by Alex Sebuliba, digital marketing strategist for STA International
Starting a business is an undoubted risk at any time – you’re pouring your time and finances into a venture that might easily fail. In fact, it’s much more likely to fail than it is to succeed, so you need to do everything you can to maximise its chances of becoming a viable proposition in your chosen industry.
You should have already done things like identify your target market, find premises and figure out the logistics of how the business is going to work and expand in your business plan, so they won’t be covered here. These are, in the main, the aspects of running a business that you might not necessarily think about, even though they’re just as important as the parts listed above.
1. Cash flow management.
Poor cash flow management is one of the main reasons for the death of a company – if you cannot afford to pay suppliers or employees, things will go downhill very quickly.
You should always attempt to ensure you have more money coming in than going out, and forecast the times when this might not be the case. This will allow you to plan the company’s activities in advance because you should always have a good idea of how much cash you will have to invest or save for a rainy day. Additionally, always look to cut costs and improve your margins in any way you can.
2. Company culture matters.
Your company’s culture will be a big factor when it comes to the hiring and retaining of key employees. Keeping them engaged by offering a fun, focused place to work where they have autonomy and the power to make changes to the way things are done if they feel they are necessary will ensure that the company grows in a positive way. It will also ensure that the core group stays together through that process, because they feel valued and want to remain where they are.
3. With new employees, character is vital.
With the company culture aspect in mind, you should only new employees who will fit in with the mind-set you have cultivated at work. Emotional intelligence is an incredibly important virtue to prize and search for, because those are the employees that you will be able to promote to leadership positions as the company grows. Additionally, good communication and the ability to take charge and assert oneself in a situation should also be sought after as far as desirable skills are concerned.
4. Learn to delegate and trust others.
As the founder of a business, you cannot take care of every little detail as the organisation grows and becomes healthier – there aren’t enough hours in the day for every decision to be run past you. You have to learn to trust and delegate tasks and decisions to senior members of the team. If they have the right kind of character and have truly bought into the company culture that you have developed, there should be no problems – they will put the same level of heart and dedication into their work that you do.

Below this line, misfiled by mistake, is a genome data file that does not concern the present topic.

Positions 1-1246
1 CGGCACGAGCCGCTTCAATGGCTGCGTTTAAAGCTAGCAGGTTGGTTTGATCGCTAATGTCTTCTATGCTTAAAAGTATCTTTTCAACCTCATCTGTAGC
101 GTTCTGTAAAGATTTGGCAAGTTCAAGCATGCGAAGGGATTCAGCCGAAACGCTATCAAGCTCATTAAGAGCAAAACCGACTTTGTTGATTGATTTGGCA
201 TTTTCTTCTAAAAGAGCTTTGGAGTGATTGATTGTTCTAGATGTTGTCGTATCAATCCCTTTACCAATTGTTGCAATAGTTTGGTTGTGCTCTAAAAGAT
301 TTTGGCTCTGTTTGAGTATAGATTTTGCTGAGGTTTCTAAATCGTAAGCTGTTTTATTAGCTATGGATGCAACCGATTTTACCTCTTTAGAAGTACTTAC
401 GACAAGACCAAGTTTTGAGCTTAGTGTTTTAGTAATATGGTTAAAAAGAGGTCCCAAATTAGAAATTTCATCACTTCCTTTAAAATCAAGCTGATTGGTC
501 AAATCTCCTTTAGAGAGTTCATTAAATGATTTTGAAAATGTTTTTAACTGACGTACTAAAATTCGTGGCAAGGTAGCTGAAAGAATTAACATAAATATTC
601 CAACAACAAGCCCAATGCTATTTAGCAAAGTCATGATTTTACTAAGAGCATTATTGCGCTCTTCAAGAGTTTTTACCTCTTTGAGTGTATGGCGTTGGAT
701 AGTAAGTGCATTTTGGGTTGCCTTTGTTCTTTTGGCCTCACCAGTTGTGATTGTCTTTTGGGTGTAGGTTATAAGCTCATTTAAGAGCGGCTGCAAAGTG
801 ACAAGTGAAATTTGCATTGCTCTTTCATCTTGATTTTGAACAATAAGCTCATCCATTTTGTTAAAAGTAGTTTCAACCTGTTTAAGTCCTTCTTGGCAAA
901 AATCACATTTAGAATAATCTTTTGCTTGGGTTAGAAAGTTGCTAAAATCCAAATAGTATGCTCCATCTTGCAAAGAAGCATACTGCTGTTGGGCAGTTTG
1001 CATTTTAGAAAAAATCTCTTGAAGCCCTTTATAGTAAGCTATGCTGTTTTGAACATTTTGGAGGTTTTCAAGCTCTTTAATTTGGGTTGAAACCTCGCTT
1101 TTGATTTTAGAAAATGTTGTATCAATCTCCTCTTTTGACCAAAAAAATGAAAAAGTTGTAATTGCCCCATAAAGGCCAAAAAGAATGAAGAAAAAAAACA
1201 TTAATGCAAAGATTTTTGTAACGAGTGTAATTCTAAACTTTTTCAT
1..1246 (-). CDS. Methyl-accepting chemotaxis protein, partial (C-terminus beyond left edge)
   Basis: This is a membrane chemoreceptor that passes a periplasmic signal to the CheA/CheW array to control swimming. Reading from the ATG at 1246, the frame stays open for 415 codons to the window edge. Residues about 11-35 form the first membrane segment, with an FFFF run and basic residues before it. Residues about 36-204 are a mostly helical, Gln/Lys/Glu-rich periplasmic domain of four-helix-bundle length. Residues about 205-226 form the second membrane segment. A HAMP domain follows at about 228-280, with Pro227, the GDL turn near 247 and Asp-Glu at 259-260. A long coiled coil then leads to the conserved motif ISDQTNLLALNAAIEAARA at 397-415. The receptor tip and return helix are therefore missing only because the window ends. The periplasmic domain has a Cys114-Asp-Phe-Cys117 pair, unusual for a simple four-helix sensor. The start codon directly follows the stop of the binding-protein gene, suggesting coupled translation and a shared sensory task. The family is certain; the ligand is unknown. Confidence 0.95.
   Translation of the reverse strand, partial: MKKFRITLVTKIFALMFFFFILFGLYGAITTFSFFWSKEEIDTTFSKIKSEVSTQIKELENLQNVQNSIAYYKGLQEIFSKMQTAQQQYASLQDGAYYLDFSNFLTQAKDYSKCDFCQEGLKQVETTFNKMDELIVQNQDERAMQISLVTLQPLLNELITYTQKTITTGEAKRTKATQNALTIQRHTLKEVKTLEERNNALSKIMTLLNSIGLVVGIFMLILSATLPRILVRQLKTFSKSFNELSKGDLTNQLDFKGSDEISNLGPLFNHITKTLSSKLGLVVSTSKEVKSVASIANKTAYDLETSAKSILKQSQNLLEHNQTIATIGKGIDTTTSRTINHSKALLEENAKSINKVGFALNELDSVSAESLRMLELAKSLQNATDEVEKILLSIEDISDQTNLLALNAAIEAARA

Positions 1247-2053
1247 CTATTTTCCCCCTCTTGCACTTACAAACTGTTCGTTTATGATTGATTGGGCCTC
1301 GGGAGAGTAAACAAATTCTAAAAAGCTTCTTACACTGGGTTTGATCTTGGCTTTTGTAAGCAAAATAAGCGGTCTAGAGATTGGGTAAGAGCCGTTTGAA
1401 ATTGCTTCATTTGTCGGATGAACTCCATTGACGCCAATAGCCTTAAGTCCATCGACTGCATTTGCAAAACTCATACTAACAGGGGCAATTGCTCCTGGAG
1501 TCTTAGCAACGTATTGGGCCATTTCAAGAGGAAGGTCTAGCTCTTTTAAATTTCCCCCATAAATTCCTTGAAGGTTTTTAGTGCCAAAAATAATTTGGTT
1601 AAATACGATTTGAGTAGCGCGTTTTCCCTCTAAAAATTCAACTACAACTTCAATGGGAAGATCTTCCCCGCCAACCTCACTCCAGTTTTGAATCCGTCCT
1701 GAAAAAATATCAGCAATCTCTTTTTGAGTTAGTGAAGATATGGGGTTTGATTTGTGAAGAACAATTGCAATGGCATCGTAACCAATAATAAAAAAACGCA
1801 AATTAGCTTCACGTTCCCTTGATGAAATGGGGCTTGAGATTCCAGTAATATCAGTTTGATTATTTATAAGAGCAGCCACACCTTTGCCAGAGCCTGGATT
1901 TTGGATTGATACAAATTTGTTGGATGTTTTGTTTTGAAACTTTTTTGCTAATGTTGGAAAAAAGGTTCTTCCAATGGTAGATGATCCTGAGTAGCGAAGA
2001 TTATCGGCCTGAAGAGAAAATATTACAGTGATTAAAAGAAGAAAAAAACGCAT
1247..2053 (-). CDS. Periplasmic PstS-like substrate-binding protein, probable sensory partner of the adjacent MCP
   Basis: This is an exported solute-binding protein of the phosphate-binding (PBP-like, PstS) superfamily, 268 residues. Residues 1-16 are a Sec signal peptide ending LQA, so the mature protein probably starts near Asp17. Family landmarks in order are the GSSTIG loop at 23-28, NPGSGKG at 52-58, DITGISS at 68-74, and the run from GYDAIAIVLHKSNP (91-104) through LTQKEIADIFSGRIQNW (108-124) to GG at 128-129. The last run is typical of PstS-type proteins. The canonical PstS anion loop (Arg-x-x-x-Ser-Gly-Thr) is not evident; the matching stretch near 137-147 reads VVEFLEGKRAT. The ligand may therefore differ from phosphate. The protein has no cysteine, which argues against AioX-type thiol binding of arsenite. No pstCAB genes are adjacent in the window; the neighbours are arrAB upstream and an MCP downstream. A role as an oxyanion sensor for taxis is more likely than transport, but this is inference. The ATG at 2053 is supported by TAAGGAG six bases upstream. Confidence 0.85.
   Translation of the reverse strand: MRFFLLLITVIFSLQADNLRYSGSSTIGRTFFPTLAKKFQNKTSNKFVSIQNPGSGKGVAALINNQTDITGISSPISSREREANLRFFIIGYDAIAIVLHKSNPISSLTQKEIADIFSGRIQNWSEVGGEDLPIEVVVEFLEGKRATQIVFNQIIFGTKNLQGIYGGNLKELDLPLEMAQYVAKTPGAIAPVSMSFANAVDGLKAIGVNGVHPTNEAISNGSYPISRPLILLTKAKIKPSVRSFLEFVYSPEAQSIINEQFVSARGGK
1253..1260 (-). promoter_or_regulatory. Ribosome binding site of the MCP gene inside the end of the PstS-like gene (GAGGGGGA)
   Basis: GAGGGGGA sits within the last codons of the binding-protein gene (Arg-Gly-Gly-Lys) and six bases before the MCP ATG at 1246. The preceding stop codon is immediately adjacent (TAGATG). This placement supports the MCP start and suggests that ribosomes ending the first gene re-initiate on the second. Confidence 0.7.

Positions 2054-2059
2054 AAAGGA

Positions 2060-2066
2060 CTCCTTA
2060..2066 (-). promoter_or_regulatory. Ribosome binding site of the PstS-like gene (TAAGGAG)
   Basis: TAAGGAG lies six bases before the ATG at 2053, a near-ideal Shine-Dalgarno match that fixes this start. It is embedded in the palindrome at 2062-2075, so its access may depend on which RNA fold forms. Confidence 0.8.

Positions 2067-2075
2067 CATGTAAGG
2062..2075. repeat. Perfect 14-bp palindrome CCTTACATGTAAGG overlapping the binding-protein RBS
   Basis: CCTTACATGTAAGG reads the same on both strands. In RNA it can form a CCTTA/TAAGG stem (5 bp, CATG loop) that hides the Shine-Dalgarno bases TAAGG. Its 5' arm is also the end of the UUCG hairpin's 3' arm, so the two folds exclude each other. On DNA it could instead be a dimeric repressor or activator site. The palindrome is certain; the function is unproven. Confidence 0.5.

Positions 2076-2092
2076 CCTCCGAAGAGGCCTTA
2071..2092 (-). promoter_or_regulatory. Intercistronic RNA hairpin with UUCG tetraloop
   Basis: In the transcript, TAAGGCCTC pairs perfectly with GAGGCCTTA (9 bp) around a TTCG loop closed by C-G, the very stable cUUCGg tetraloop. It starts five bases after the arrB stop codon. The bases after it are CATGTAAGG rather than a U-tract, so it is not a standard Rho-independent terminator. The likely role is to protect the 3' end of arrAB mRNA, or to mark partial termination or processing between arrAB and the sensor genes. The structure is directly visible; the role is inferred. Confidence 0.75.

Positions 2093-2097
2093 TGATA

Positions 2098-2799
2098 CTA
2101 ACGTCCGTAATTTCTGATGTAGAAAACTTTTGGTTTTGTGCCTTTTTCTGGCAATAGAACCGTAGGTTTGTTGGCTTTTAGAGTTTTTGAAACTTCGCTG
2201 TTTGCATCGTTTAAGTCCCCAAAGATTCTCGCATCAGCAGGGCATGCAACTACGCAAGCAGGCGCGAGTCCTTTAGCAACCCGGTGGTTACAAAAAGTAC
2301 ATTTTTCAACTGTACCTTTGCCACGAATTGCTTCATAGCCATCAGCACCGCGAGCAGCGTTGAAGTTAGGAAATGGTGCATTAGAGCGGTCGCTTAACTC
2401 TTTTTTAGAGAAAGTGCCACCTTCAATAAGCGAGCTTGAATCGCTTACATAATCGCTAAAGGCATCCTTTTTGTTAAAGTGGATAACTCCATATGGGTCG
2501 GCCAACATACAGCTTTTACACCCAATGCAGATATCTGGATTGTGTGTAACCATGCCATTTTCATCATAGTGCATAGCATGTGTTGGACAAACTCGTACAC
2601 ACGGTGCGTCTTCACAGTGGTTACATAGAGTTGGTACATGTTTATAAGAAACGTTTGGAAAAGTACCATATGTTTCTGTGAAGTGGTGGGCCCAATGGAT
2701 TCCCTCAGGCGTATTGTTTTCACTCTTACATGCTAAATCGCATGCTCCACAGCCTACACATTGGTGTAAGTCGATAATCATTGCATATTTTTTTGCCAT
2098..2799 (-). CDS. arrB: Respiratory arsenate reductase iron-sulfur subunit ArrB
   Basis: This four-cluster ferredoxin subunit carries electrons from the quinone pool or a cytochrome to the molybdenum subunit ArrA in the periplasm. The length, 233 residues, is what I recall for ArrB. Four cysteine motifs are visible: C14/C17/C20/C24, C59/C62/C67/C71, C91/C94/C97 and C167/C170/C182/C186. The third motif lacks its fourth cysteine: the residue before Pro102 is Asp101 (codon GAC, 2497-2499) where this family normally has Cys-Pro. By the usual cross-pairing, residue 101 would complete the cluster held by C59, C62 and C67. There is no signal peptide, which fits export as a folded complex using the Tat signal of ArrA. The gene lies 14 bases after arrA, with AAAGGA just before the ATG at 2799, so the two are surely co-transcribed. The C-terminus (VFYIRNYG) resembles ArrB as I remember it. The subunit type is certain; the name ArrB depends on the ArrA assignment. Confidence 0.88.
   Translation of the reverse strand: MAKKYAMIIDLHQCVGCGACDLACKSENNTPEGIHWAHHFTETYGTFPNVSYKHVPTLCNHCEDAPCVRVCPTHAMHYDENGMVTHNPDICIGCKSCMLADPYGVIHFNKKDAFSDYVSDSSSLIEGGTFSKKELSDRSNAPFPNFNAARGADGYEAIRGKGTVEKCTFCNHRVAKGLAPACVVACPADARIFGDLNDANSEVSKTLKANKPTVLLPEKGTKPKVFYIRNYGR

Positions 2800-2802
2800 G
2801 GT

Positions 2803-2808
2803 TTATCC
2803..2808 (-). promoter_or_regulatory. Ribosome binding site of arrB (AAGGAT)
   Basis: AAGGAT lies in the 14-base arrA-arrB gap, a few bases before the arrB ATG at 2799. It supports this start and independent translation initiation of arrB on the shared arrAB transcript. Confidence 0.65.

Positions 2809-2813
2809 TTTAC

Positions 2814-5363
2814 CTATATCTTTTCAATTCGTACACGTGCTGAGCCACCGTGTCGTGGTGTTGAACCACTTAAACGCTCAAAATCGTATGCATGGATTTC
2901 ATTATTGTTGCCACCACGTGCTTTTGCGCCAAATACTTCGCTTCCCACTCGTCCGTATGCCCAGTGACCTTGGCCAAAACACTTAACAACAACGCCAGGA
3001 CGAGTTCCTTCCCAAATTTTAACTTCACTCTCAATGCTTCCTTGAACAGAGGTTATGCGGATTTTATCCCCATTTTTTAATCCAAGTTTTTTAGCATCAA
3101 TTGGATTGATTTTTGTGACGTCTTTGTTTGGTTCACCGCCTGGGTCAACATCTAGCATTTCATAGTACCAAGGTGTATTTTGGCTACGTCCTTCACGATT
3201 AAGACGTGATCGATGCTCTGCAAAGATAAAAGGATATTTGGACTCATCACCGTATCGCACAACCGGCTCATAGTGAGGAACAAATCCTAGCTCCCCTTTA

5. Learn to manage.
You may also have to learn to manage effectively in the first place – in many cases people don’t possess the skills needed to become a solid and respected leader, capable of inspiring those they work with. This leads to raised levels of workplace stress and decreased productivity. However, management skills can be picked up and developed to ensure that employees feel as though they can take ownership of their tasks and remain engaged with and focused on their work by following your example.
6. Learn how to fail effectively.
You should never be afraid to fail – no-one can be perfect all the time, and businesses of all shapes and sizes make mistakes from time to time. A lot of companies now say that it’s okay to fail as long as you learn from the experience and don’t make the same mistake again, and that should be the attitude you take as well. You might not want to be a risk-taker ordinarily, but as many positives as negatives tend to come out of taking risks, so it’s worth trying different things to see if you can find a better way of performing tasks and meeting your customers’ needs.
Alex Sebuliba is the digital marketing strategist for STA International (International Credit Control Specialists). Alex is passionate about all things business and loves to read write and share anything to do with start-up growth and personal development within the business environment.